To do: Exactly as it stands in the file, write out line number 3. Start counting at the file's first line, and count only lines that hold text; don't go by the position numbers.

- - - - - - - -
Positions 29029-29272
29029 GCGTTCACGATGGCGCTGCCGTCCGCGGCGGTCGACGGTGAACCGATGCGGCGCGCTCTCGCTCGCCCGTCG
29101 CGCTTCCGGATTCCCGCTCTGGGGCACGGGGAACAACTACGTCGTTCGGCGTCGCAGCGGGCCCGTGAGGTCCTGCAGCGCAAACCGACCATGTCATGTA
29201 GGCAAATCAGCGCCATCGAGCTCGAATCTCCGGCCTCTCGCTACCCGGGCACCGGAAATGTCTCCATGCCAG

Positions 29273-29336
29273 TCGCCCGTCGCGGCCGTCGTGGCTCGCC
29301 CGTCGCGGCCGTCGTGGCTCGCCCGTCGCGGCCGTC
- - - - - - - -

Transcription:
29101 CGCTTCCGGATTCCCGCTCTGGGGCACGGGGAACAACTACGTCGTTCGGCGTCGCAGCGGGCCCGTGAGGTCCTGCAGCGCAAACCGACCATGTCATGTA